We pushed even harder on the way back as the sun began to crest the hills that had hidden it so nicely. The heat was on and we needed to hustle back! As the sun lit the hills surrounding us we enjoyed another view at the landscape that we had passed in the early morning light. The sage and creosote around us contrasted the red sand and the big blue mountain to the north of us. As we completed our journey I was grateful once again to live in such a beautiful place! This is a quick, easy, and little known about landmark that you should definitely check out!
Until next time…your next adventure is right out your door!
The Middle Fork of Taylor Creek Trail is a scenic easy trail that is great for Spring, Summer, and Fall, but may closed during the snow season. The trail is a single track through the woods that features a couple of old ranchers’ cabins and a cool, shady alcove at the end of the hike. This hike is family friendly but could get a little long for kids that are not used to walking longer distances. Overall a great hike, and perfect for beating the summer heat!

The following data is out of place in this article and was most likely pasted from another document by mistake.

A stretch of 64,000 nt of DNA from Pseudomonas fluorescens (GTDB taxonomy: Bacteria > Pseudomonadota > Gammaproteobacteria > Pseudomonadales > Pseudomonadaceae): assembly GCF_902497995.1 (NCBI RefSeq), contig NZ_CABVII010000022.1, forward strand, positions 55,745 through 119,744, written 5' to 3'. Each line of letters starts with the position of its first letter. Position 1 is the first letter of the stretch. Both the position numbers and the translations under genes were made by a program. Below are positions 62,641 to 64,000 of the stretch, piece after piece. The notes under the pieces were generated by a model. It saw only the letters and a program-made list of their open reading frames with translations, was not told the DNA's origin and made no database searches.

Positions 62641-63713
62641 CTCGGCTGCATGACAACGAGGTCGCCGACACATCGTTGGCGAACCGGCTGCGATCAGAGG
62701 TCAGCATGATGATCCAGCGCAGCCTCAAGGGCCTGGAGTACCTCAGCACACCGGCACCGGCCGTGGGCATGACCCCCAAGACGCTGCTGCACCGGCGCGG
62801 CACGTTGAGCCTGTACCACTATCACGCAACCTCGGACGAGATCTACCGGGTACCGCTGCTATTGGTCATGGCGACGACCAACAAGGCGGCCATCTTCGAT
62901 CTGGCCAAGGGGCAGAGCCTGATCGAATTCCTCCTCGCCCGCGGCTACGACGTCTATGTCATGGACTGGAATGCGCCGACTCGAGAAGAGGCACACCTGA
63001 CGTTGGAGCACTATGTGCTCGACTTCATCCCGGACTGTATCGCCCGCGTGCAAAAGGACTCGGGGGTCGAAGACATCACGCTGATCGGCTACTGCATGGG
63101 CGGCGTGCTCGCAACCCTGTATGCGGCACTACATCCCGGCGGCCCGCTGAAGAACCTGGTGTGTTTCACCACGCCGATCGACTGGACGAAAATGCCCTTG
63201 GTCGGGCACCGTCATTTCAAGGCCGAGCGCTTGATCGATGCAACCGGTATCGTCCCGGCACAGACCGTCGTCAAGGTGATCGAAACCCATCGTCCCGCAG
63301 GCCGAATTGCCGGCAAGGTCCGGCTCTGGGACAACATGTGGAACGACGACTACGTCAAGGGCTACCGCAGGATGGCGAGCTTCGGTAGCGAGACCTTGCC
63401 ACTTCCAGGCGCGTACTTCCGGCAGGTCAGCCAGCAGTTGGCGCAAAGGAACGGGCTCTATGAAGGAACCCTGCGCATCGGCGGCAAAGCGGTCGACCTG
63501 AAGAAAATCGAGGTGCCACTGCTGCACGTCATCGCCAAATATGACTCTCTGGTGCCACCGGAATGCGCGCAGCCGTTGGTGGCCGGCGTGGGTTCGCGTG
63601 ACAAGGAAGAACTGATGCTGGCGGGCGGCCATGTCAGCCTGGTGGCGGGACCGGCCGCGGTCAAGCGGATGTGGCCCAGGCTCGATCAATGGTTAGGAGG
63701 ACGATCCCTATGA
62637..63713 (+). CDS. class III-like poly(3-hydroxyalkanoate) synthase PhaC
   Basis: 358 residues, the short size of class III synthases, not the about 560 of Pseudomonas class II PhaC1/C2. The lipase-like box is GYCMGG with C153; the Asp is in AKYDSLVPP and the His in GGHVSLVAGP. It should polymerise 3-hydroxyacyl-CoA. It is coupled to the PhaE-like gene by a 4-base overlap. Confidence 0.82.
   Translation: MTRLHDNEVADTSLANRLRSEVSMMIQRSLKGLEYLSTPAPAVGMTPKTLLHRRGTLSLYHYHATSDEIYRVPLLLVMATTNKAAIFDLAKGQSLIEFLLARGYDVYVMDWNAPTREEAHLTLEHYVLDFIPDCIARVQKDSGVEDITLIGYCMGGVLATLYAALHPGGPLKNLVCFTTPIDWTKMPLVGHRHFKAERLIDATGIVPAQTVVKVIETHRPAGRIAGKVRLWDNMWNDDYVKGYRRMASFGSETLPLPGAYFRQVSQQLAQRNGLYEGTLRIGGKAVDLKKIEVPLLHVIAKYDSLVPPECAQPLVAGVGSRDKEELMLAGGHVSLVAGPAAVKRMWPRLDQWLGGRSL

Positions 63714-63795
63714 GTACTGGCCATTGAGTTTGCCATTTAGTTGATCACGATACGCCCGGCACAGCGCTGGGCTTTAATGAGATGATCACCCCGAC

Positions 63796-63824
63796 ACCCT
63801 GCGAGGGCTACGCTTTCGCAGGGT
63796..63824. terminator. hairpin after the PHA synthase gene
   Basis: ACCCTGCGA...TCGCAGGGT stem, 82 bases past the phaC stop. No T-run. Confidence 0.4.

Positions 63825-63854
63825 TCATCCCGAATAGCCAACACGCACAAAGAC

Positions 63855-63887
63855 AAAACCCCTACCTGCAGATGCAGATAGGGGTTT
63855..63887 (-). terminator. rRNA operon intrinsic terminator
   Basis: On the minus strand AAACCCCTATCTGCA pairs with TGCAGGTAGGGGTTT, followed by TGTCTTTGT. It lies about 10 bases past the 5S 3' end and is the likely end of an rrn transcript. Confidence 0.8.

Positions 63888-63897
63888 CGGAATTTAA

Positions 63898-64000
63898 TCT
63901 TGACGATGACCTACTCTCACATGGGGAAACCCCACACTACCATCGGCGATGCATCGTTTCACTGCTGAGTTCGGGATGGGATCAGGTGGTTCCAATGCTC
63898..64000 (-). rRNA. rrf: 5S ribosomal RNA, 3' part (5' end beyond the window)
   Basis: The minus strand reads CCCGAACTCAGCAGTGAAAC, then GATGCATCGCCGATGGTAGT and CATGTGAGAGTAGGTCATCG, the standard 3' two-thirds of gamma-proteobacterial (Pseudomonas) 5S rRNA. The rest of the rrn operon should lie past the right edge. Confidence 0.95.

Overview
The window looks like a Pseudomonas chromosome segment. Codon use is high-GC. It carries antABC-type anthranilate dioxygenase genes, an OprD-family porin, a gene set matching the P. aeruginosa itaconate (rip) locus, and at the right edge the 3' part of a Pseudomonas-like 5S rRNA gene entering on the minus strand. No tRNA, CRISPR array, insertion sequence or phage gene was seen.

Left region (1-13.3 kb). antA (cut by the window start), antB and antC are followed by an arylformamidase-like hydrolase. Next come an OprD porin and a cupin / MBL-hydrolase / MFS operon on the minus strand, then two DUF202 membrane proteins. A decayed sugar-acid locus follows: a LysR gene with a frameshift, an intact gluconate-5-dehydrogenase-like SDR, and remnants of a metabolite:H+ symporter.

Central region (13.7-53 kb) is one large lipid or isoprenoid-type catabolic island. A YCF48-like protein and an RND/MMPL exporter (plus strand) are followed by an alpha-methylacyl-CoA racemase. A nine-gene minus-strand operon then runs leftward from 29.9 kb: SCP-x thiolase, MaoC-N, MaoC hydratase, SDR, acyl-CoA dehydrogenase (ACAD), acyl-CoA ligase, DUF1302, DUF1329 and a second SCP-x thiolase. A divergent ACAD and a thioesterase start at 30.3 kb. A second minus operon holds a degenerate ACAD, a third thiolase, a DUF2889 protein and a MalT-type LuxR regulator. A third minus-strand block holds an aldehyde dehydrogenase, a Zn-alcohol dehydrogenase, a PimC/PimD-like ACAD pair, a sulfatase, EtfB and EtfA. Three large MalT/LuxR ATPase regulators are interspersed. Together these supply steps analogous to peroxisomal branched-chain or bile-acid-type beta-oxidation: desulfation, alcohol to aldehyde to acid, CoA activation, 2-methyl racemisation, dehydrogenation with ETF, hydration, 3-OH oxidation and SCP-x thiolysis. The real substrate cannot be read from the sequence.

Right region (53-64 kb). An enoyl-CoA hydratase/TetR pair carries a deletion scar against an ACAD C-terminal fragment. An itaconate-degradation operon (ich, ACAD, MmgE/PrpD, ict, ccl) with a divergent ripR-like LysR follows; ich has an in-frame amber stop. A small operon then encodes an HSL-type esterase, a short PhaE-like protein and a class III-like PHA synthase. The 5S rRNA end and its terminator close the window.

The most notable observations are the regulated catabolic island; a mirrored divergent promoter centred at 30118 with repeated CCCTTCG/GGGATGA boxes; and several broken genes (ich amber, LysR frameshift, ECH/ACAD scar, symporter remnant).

Kanarra Creek Trail – commonly referred to as Kanarraville Falls – is a very rewarding hike that takes you up a canyon just east of the town of Kanarraville, UT. This is a water hike and cannot be completed without getting wet. The trail crosses Kanarra Creek many times and eventually enters a slot canyon where you have no choice to to enter the 3-8 inches of water so you can see the falls. The trail is lush with trees, plants, reeds – lots of green. Not really suitable for small children unless you plan to carry them a lot of the way. Beautiful hike – definitely a great place to get out of the St George heat in the summer time!
Update 5/1/18: As of 5/1/18, all hikers (or groups) need to have a permit. See details below. Purchase Permit Online
***Hikestgeorge.com is not the administrator of this hike. We provide information only. All permit and hike questions should be directed to the Town of Kanarraville at www.kanarrafalls.com or www.kanarraville.org***